Attach computer to Internet via cable or mobile device. Turn everything on and hope that nothing explodes.

Okay, so if everything works as it’s supposed to, you’re now on the Internet (not “on” as in sitting on the couch, I hope you understand), you’ve searched for Facebook, you’ve created yourself an account, and now you’re ready to Rock ‘n Roll, but not as in NEW Rock ‘n Roll, but ‘50s Rock, the only kind that really matters.

(CLARIFICATION: It may be possible that I’ve skipped a few minor details between purchasing a computer and being crowned king of Facebook. If so, just give me a call and we’ll sit down and discuss the finer details over a dozen Pittsburg Hot Links. You’re buying.)

Now that you’re on Facebook, the first thing you need to do is take a couple of Advil because you’re going to have a dickens of a time trying to upload a photograph of yourself so everybody can see what you look like. My advice: skip the picture for now. They have a wonderful blue silhouette of a male or female (depending upon whether you’re male or female) which will suffice until you’ve learned your way around the place.

Now it’s time to go looking for some “friends.” I put the word “friends” in quote marks because these people are more than likely not really your friends. They are more like acquaintances, family members, or people you went to school with who still owe you money. Real friends join you for lunch, call you when you’re not feeling well, send you Christmas cards, and go out with you to see movies. Facebook friends make comments about where they’re going on their next cruise, but they never invite you along.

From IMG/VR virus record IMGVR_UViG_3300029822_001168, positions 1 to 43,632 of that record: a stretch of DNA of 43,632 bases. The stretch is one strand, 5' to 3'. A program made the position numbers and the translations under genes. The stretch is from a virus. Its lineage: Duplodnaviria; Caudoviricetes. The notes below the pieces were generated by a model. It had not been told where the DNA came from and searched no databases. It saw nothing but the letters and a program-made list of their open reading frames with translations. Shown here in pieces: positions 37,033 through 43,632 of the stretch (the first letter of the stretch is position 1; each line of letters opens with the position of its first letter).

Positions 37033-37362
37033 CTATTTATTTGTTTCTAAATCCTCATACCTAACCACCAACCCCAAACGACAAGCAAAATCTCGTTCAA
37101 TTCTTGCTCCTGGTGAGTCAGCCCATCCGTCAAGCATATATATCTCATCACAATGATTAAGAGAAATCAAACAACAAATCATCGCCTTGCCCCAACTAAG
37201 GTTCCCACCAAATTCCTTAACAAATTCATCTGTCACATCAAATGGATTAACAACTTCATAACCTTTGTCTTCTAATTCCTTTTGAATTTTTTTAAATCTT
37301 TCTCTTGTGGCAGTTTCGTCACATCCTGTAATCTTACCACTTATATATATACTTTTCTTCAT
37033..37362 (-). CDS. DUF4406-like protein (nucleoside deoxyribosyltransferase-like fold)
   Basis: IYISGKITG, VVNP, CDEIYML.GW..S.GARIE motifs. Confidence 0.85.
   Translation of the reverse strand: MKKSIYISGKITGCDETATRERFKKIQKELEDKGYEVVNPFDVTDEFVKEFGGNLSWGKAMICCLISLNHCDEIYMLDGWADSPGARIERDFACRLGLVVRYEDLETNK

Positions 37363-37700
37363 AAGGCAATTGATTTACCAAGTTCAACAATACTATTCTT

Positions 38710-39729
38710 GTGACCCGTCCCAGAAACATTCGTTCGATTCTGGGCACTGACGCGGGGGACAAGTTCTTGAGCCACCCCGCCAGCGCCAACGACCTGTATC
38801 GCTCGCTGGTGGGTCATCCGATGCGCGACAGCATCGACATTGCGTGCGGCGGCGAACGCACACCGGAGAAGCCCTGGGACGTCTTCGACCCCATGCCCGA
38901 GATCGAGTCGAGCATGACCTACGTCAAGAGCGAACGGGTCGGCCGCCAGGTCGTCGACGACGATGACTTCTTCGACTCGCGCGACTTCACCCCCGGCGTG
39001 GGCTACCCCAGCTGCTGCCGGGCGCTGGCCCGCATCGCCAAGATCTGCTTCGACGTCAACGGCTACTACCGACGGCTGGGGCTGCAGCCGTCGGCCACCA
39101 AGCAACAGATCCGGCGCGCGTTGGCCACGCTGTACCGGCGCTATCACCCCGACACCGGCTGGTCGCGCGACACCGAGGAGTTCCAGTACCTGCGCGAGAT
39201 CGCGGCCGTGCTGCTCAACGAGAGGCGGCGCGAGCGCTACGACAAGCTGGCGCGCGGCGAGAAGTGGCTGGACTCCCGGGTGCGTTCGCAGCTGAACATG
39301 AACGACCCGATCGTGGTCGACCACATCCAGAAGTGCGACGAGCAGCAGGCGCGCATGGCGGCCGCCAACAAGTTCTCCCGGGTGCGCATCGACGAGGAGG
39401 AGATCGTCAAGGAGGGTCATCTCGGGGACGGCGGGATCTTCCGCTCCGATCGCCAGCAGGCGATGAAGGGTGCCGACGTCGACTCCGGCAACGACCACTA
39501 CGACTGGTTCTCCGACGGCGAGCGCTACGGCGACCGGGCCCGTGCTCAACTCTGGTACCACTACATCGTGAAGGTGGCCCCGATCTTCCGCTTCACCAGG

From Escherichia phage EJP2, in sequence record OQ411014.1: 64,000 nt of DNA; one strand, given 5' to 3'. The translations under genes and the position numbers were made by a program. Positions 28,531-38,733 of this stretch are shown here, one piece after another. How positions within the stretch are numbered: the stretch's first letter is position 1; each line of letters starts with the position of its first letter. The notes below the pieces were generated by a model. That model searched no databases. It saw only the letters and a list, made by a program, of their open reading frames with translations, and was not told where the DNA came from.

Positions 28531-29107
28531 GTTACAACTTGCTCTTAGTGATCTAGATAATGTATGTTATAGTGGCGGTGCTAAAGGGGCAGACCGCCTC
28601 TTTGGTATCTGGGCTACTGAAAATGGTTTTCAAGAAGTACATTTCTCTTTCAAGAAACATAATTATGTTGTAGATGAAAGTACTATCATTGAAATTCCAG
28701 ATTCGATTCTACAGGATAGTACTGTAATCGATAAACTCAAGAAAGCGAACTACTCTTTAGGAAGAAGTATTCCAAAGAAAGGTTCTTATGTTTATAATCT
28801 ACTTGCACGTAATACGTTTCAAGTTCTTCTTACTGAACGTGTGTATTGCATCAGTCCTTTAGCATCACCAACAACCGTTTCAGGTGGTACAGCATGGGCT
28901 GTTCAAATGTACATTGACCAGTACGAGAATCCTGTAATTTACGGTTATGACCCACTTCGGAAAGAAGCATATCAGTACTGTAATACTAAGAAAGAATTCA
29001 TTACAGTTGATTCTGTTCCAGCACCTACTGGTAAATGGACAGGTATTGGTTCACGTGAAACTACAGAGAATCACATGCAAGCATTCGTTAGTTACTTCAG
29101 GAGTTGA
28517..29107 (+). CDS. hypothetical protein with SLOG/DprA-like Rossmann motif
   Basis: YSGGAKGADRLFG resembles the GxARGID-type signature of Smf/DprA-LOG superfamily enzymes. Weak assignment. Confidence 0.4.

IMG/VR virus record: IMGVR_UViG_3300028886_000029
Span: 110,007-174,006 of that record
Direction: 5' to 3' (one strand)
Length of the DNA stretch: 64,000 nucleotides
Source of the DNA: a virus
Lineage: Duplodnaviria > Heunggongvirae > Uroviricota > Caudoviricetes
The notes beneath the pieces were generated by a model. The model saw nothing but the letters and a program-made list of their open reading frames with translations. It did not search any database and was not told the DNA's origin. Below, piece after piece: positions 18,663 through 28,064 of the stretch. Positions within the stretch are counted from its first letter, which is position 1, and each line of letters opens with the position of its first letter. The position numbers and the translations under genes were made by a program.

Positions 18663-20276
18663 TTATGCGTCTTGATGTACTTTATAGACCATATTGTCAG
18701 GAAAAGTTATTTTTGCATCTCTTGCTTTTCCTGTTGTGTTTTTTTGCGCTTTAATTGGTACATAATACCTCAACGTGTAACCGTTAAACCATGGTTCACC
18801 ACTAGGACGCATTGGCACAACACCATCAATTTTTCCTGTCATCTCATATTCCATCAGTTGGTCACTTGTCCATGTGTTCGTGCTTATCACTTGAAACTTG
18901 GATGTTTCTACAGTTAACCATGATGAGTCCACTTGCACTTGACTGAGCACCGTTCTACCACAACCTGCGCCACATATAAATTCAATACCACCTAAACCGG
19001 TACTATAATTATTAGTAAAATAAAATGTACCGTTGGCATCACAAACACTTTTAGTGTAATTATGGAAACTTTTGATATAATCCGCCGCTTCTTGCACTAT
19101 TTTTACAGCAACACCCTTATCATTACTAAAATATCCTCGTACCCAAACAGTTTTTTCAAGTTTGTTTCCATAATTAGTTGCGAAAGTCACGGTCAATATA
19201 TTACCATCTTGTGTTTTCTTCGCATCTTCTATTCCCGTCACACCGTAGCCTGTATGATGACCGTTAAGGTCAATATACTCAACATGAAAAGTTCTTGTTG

Speaking of comments, the whole foundation of Facebook is based on making pithy comments about what you’re doing at any given moment, and writing pithy comments in response to your friends’ pithy comments. I have no idea what the word “pithy” means, but I’m sure you already know that.

Comments come in a variety of flavors. There’s the “what I’m thinking/doing now” comments, the “spiritual/contemplative/inspirational” comments, the “this is an old joke but I’m going to share it with you anyways” comment, and the “I can’t believe how bad the Cowboys suck this year” comments. Feel free to mix and match, depending on how you feel at the time.

So, now let’s review: First you get the internet; you sign up for Facebook; you collect some “friends;” you make a comment which your new-found friends ignore; you make a comment about how nobody makes comments on your comments, even though you comment on everybody else’s comments; you get your feelings hurt, write a comment exactly how your feelings are hurt, which nobody responds to, which makes you wish you never signed up for stupid Facebook in the first place, and now you hate with a passion the person who even mentioned it to you.

Hmmm. Maybe we should just forget all about this Facebook hooey. Want to go for some hot links? I’m buying.

Wednesday, December 1, 2010

Walk Across America Part III

Well, I'm still walking. Twenty-six miles to date. Which isn't enough, but I'm doing it. I'm even adding a bit of jogging. At the rate I'm going, I won't make it to Alaska by my 50th birthday.

Hmmmm...The route I'm taking is 5,643 miles long. There are 400 days until my 50th B-day. That means I have to walk a little more than 14 miles every day for 400 days. Well, I guess I can cross THAT goal off my list.

Matter of fact, if I rack up mileage like I am right now (app. 16 miles a month), it'll take me 29 years to get to Fairbanks!

How depressing.

Oh well...I've got nothing else better to do.